, , , , , , , , ,

The Miami Heat should be in the midst of a week-long rest before the start of the second round against the Indiana Pacers (barring a miracle). Yet here we are a day before Game 5 against the New York Knicks, and I’m still here shaking my head wondering how this series is still ongoing. The fact is there is an elephant in the room that no one on the Heat coaching staff wants to talk about, and it already cost the Heat a chance of sweeping their bitter rivals and extending the Knicks’ NBA-record playoff losing streak. In this particular matchup, Shane Battier has no business guarding Carmelo Anthony, and it is Spoelstra’s job to recognize that.

Now, there are plenty of things people could point at about Sunday’s Game 4 loss that could paint a picture as to how the Heat choked the game away. Between their porous three-point shooting (3-19 3-pt FGs), Dwyane’s difficulty at the line as he struggled to a 4-11 FT day (45!!!), and another disappearance of the Miami bench (9 points).  However, here’s the line that I’m looking at:

Carmelo Anthony: 41 PTS, 15-29 FG, 10-14 FT, 6 Reb, 4 Ast, 1 TO

If Melo is taking 30 shots against you and making better than 50% of them, you’re going to be in a dog fight. If you let him get to the line 14 times on top of that, you’re most likely going to lose. If you let him do all that while he only turns the ball over ONE TIME, you’re fucked. That’s exactly what happened Sunday. The task of guarding Anthony fell to Battier for most of the game, and poor Battier never stood a chance. The troubling thing about this is that we already knew this before Game 4.

Via Brian Windhorst, who’s article here goes deeper into some of Spoelstra’s decision-making woes dating back to last year’s Finals, Carmelo ENTERED Game 4 already shooting 14-26 FG (54 percent) while being covered by Battier. There’s no doubt in my mind that the Heat coaching staff had this information going into the game. Yet they made the mind boggling decision of leaving Battier on Carmelo 1-on-1 for the majority of the game and during the pivotal stretch run.

During the final minutes of the 4th quarter, Battier was being left alone with Anthony while LeBron, possibly the best perimeter defender of this generation, was left guarding Tyson Chandler in the post. This is unexplainable because during the last 5 games between these teams that was competitive in the 4th quarter (3 regular season and 2 playoff games), LeBron covered Melo every time down the stretch. Why change something that isn’t broken? Why change for the sake of changing when the last 5 times it resulted in success and a win?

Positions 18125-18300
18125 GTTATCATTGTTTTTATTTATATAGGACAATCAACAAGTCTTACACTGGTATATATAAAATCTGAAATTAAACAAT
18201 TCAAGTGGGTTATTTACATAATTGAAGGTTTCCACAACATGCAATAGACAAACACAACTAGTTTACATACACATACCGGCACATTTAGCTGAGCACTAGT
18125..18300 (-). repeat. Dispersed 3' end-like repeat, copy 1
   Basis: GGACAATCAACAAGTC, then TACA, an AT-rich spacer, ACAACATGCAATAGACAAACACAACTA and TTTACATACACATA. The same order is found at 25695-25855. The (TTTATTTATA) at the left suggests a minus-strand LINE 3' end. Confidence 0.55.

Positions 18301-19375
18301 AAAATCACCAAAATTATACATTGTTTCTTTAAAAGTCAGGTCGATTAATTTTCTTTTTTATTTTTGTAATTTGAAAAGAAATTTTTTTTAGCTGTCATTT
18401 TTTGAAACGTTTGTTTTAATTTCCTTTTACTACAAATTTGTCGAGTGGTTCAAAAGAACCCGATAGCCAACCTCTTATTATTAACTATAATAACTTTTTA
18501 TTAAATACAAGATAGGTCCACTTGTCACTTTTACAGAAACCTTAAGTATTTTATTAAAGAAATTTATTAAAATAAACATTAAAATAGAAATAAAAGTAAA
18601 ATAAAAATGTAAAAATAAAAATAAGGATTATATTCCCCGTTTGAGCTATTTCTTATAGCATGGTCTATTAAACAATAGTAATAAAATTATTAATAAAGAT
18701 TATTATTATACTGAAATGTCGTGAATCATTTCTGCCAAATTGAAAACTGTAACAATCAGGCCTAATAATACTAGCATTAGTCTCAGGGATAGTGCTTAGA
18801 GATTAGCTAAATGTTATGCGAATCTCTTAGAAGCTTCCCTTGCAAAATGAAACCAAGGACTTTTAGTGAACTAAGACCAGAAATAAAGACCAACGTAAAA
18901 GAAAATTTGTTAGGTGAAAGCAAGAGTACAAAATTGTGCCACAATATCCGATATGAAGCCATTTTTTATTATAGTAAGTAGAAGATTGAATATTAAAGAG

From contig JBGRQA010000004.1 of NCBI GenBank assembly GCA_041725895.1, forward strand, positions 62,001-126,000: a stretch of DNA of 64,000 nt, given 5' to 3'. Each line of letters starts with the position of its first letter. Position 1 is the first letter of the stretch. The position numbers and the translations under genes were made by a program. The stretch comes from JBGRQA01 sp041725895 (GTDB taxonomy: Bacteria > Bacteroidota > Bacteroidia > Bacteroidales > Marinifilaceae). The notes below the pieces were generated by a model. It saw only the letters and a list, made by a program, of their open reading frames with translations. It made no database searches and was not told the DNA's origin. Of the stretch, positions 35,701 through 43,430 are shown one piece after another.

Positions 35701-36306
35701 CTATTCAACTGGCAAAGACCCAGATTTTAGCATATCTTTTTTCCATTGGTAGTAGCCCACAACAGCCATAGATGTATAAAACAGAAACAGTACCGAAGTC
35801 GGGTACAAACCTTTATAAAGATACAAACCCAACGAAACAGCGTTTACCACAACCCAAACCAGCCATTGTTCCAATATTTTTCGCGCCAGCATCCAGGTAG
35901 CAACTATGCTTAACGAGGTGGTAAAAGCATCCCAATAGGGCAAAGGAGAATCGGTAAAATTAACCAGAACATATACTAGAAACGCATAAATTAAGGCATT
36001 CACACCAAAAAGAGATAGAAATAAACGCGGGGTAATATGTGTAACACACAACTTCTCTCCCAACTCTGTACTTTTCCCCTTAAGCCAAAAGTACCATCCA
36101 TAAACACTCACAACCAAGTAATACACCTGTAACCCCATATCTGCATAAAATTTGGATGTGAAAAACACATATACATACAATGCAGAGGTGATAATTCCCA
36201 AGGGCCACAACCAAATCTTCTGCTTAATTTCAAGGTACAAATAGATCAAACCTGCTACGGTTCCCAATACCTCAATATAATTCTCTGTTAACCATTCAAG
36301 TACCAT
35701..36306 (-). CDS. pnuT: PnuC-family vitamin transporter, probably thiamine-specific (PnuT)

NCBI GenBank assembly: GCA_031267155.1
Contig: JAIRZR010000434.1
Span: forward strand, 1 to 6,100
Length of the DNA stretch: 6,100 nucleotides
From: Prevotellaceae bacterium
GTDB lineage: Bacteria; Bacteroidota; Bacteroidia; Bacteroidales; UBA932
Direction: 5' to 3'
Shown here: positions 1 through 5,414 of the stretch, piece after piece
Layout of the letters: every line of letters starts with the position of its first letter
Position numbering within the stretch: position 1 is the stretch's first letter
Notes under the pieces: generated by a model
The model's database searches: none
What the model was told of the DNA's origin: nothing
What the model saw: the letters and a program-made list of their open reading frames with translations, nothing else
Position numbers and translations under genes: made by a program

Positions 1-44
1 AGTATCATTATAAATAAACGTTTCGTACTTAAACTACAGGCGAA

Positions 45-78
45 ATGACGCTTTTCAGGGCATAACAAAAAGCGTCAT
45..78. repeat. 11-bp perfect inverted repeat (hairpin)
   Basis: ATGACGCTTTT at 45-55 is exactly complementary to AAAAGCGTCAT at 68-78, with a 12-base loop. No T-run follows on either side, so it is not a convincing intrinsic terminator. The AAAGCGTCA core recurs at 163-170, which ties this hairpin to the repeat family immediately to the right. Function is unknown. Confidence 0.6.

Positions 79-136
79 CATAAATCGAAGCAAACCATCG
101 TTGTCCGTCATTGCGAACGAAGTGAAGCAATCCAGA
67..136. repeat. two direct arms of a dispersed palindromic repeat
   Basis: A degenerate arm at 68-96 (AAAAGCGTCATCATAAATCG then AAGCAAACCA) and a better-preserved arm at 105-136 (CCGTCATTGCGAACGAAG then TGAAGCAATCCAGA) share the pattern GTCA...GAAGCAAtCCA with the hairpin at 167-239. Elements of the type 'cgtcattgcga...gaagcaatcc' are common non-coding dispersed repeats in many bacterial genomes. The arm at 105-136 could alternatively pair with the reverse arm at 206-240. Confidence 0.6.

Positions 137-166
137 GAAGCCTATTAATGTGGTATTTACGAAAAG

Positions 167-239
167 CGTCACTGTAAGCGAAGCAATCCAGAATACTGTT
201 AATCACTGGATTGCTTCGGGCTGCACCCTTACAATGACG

This would make more sense if Chandler had  a strong post game with which he can create for himself, however Chandler does most of his offensive work on the glass getting put backs and taking advantage of poor defensive rotations with easy dunks. These things can be prevented with strong off-the-ball defense and proper positioning to keep Tyson outside of where he is comfortable. These things can be done by people on the roster not named LeBron (Haslem, Bosh, even Battier himself).

What’s interesting is I COULD have written all of this without looking anything up because it doesn’t pass the “eye test”. All series long, if you’ve been paying close enough attention, you have noticed that Battier just cannot stay with Anthony at this point in his career. Melo knows he can drive by Battier if he starts far enough from the basket, and Shane is such a smart player that he knows this as well. This is where the problem lies, as Battier, out of respect for Melo’s rare blend of athleticism and strength, is forced to bite on Anthony’s jab dribbles out of fear of him blowing by Battier. This causes Battier to back up and play on his heels as he tries to guard one of the league’s best shooters. This recipe leads to Anthony getting looks with more space, which he has taken advantage of. If Battier tries to play him closer to get a hand in Anthony’s face, then he risks getting blown by.

The best way to summarize the Carmelo-Battier matchup is as follows: You have an elite scorer in his prime being guarded by an elite defender out of his prime. The fix here is straight forward. Use the hulking defensive stopper known as LeBron James.